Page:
His brown skin came to reveal his inability to kneel,
His inability to hear, and
His inability to fear blows.
Fathers, of which fate dealt him more than one,
whistled their rods against his brown behind,
letting out thwacks like dares, he told me.
He dared back with an unwavering spirit to the last,
wagering that the price of ritual was so severe that
immediate pain, confinement, and scars were small
endurable premiums to pay for autonomy.
His outer layer, not extra thick
was also no magical talisman, no
wild ass’ skin with wish-granting ability;
But it endured season after season,
keeping, deep inside itself, a library —
Not of his worldly knowledge, but its price.
In loose folds under the eyes and
in chevrons pointed away from his mouth
were written his trials and victories.
But everywhere on his skin, smooth or lined,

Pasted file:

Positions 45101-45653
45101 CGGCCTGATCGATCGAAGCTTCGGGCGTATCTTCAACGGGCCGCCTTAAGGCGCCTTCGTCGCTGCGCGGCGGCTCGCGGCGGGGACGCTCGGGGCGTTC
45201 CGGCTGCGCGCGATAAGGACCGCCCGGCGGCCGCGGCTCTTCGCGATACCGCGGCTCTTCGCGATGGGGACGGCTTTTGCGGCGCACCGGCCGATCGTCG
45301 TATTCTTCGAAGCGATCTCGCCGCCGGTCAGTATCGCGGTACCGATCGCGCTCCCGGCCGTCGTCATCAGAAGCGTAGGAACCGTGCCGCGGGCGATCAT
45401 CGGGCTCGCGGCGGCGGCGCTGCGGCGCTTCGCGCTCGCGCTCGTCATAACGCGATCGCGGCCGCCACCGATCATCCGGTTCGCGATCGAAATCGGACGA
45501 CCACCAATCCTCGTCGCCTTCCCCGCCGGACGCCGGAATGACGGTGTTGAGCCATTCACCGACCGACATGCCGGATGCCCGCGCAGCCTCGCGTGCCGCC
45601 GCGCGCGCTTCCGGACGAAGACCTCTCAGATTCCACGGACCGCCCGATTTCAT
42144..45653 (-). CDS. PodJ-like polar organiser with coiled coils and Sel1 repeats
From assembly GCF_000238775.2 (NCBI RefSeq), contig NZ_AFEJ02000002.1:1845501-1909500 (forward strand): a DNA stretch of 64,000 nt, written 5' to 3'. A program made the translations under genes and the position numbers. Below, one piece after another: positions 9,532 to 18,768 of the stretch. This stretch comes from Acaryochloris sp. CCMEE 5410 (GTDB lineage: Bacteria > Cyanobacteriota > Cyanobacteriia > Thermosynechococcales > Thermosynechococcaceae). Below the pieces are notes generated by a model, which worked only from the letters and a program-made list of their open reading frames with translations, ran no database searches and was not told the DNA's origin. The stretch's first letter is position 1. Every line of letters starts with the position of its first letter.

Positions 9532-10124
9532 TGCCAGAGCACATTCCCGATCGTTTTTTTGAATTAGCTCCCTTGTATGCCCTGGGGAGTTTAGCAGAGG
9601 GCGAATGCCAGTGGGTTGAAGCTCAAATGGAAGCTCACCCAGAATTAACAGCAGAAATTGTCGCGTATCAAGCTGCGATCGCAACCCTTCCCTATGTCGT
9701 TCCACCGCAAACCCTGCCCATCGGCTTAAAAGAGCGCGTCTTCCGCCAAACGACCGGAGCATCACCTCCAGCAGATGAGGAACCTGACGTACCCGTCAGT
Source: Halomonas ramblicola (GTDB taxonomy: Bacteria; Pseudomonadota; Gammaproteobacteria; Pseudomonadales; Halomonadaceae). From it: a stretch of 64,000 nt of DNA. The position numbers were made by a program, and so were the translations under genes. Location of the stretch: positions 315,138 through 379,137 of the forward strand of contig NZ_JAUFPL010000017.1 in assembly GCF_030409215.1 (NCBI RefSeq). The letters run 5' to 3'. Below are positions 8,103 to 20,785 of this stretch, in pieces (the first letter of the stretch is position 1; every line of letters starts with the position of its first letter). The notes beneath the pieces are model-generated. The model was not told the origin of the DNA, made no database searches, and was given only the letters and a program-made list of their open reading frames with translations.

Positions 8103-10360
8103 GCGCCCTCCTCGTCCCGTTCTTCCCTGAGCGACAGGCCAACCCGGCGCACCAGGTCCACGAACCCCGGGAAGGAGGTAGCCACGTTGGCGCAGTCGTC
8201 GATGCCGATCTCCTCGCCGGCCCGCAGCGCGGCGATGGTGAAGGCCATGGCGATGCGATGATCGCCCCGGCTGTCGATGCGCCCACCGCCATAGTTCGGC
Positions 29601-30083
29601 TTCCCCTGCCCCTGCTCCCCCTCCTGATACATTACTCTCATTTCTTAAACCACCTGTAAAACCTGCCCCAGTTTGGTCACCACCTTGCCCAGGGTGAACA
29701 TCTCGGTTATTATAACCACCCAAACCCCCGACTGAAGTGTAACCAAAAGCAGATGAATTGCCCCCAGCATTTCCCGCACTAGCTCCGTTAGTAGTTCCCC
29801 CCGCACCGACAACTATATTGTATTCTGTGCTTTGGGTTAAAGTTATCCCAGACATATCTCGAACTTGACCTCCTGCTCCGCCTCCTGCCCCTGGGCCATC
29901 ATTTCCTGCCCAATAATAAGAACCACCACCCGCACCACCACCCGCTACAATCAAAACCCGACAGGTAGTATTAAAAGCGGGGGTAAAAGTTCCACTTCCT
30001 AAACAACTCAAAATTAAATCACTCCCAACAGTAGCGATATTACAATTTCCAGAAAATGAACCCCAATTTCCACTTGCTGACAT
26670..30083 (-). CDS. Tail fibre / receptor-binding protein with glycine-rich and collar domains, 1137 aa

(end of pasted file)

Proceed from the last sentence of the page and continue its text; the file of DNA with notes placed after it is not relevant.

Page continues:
were signs that he, roasted like a coffee bean
to a rich black-brown, lived.
Yet skin does not tell — and how could it? — how
he entertained me with his hopes for humankind.
Or that the rise to power and his quest for freedom
(first his own, and then his compatriots’) were fated.
He was a man tooled from the ordinary model but not so simple.
And I treasured that as much as the curtain around his being,
loving especially how stubbornness and likely misery, too,
grooved decisively in his brow two left-leaning lines.
For me these lines signalled the doorway to a precinct of peace,
residing where I could at any time index them with my own hand
And, through them, find calm.
Back and forth over the grooves I might still pass if able,
to transit into dimensions where his smiles are still held long.